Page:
6 October 2008

Navaratri Pujas

To keep track of the wonderful daily pujas undertaken at Ramana Ashram throughout the whole of Navaratri Festival, check out the official Ashram site at this link, where they have photographs and videos of each day's puja.

Navaratri is celebrated in the lunar month of Ashvina (September-October). Hindus observe the Festival in a wide variety of ways, depending on their region, local history and family influences. Some see it as a way to commune with their own feminine divinity. A widespread practice honours the Goddess in every woman by inviting young girls to the family's home, feeding them and offering new clothes. During the Festival, women also perform tapas and selfless acts. Families in Tamil Nadu traditionally prepare in their homes a kolu, an exhibition of small dolls, figurines and small artifacts on a stepped, decorated shelf. At least one murti of Shakti must be present, as well as wooden figurines of a boy and a girl together to invoke auspicious marriages.

The Navaratri festival or 'nine day festival' becomes 'ten days festival' with the addition of the last day, Vijaya-dasami (day of victory) its culmination. This year the dates of the Festival are September 30th to October 9th. On all these ten days, Mother Mahisasura-mardini (Durga) is worshipped. According to the narrative from the Devi Mahatmya of the Markandeya Purana, the form of Durga was created as a warrior goddess to fight a demon. The demon's father Rambha, king of the demons, once fell in love with a water buffalo, and Mahisha Asura (the demon Mahisha) was born out of this union. He is therefore able to change between human and buffalo form at will (Mahisha means "buffalo"). Through intense prayers to Brahma, Mahishasura was given the boon that he could not be defeated by man or god. He unleashed a reign of terror on earth, heaven and the nether worlds which met its end when he fought and lost against the Goddess Durga.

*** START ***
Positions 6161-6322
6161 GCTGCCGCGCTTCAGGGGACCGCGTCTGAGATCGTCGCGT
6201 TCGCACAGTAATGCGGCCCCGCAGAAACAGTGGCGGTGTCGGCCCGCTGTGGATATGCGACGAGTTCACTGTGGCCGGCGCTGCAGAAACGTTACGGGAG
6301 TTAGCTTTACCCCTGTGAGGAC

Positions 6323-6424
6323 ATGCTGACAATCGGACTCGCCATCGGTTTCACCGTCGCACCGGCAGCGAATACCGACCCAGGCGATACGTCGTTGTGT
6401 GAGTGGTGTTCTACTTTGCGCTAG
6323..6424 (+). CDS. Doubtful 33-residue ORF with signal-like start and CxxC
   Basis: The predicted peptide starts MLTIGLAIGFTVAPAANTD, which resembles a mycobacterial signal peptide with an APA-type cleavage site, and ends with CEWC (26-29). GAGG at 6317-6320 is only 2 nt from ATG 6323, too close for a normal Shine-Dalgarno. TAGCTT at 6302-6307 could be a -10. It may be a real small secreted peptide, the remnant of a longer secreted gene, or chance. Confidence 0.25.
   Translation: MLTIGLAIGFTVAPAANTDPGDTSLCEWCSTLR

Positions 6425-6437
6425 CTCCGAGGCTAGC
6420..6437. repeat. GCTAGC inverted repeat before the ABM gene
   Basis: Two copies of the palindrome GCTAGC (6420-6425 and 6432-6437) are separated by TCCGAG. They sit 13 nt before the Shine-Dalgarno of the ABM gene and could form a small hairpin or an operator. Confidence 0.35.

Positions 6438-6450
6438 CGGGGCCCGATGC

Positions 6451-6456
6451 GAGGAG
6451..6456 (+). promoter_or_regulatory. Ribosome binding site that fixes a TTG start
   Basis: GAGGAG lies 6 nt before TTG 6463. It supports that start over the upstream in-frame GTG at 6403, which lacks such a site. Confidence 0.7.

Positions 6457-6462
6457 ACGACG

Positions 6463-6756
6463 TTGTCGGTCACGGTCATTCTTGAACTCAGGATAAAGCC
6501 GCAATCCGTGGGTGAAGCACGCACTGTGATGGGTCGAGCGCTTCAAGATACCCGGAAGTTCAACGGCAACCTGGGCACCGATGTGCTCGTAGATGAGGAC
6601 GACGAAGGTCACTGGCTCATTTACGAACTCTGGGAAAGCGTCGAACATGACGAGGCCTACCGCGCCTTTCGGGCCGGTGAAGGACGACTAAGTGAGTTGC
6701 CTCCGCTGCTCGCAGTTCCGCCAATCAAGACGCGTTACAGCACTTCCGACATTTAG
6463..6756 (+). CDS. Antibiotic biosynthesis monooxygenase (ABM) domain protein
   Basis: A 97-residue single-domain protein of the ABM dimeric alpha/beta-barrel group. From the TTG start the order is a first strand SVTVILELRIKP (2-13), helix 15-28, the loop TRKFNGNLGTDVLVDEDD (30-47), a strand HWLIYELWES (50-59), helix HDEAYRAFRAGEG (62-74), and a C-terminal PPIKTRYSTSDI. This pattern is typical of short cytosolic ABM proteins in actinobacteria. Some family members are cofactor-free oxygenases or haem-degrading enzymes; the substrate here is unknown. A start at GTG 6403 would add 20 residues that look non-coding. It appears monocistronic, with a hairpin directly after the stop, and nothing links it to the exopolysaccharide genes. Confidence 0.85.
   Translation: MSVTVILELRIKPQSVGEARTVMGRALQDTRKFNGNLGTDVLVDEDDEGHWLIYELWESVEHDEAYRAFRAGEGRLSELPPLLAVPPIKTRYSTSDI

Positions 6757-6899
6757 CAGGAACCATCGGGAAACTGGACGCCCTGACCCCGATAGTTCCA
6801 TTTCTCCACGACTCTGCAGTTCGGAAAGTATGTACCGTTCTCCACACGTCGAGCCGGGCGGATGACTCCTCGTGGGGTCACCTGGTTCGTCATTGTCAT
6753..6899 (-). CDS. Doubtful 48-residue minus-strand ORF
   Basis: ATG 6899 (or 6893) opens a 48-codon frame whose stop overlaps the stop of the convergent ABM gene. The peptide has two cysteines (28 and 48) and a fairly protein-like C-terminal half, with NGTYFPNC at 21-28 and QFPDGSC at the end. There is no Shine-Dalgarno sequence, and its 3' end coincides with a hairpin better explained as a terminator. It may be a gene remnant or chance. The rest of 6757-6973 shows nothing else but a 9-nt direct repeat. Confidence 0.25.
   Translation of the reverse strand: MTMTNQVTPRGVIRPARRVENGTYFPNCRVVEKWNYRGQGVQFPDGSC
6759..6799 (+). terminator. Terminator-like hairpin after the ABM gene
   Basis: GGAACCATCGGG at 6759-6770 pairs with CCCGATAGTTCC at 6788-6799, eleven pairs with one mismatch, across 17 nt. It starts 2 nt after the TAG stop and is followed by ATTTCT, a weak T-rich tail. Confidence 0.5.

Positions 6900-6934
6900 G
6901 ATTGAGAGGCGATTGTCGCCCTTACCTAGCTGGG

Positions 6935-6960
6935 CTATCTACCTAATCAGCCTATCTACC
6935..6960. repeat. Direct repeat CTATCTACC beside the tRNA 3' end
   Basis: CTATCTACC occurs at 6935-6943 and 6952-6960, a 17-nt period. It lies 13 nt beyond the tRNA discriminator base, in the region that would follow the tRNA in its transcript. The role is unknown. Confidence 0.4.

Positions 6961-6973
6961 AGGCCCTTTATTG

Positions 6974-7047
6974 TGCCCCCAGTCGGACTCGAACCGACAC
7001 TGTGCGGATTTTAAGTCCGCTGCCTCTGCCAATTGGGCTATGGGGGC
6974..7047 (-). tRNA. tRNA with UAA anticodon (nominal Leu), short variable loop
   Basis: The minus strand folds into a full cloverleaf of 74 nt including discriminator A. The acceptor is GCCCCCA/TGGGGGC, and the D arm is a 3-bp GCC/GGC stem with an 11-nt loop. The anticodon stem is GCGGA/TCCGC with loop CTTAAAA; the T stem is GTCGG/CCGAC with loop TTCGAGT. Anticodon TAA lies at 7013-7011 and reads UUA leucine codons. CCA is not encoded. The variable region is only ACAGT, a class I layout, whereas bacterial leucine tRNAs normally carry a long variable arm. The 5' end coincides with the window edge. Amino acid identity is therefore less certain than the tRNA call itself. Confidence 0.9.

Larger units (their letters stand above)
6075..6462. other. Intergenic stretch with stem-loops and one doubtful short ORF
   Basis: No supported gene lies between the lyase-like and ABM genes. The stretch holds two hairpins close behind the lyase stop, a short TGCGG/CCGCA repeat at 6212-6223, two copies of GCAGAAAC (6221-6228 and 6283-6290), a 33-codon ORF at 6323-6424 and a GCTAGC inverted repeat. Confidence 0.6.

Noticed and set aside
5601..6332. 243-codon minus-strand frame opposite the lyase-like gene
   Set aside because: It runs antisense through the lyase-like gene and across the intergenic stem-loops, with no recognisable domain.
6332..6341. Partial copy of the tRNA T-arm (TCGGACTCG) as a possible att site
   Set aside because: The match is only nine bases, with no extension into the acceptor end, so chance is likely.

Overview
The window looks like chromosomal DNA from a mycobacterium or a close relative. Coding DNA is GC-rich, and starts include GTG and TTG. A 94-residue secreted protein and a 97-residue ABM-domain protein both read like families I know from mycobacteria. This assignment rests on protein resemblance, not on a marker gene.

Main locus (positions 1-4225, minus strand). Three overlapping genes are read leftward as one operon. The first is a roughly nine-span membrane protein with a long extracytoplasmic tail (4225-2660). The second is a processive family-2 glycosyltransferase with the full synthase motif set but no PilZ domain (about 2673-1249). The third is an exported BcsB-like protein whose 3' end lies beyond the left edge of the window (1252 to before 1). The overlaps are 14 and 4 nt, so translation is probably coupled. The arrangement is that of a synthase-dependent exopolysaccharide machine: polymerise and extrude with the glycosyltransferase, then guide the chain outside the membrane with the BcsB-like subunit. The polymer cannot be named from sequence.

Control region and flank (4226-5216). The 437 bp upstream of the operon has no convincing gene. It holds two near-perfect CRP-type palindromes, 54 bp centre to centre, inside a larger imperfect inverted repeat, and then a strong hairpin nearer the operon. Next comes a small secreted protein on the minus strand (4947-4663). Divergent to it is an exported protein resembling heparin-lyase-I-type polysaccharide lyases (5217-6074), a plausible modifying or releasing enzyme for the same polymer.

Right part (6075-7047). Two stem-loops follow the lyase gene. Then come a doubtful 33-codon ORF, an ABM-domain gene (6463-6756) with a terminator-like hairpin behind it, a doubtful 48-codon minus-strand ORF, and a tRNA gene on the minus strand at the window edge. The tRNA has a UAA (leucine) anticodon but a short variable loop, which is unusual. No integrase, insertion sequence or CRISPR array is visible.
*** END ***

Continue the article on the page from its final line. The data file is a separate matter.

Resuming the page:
In South India the Goddess is worshipped in three forms. During the first three nights, Durga is revered, then Lakshmi on the fourth, fifth and sixth nights, and finally Saraswati until the ninth night. Durga ("invincible" in Sanskrit) is the epitome of strength, courage and ferocity. Her devotees approach Her, sometimes with difficult penances, for those qualities and for the protection she Bestows.

A more gentle worship is observed for Lakshmi also called Annapurna "Giver of food," Lakshmi is the Goddess of abundance, wealth and comfort. She is the ever-giving mother, worshipped for well being and prosperity. A traditional way of invoking Her is chanting the Sri Suktam. In Her honour, food is prepared and offered to neighbours and all who visit, thus strengthening community ties. On the full moon night following Navaratri, it is believed Lakshmi Herself visits each home and replenishes family wealth.

The last three days of Navaratri, exalt Saraswati, the form of Shakti personifying wisdom, arts and beauty. Her name literally means "flowing one", a reference to thoughts, words, music and the Saraswati River. Mystically Saraswati is believed to be the keeper of the powerful Gayatri Mantra, which is chanted during the festival to invoke Her supreme blessings. Devotees meditate for days on this mantra alone, as it is considered the door to divine wisdom.

1 comment:

Anonymous said...

I have visited the Ashram during some of the Navaratri Pujas - just beautiful. Highly recommended to visitors.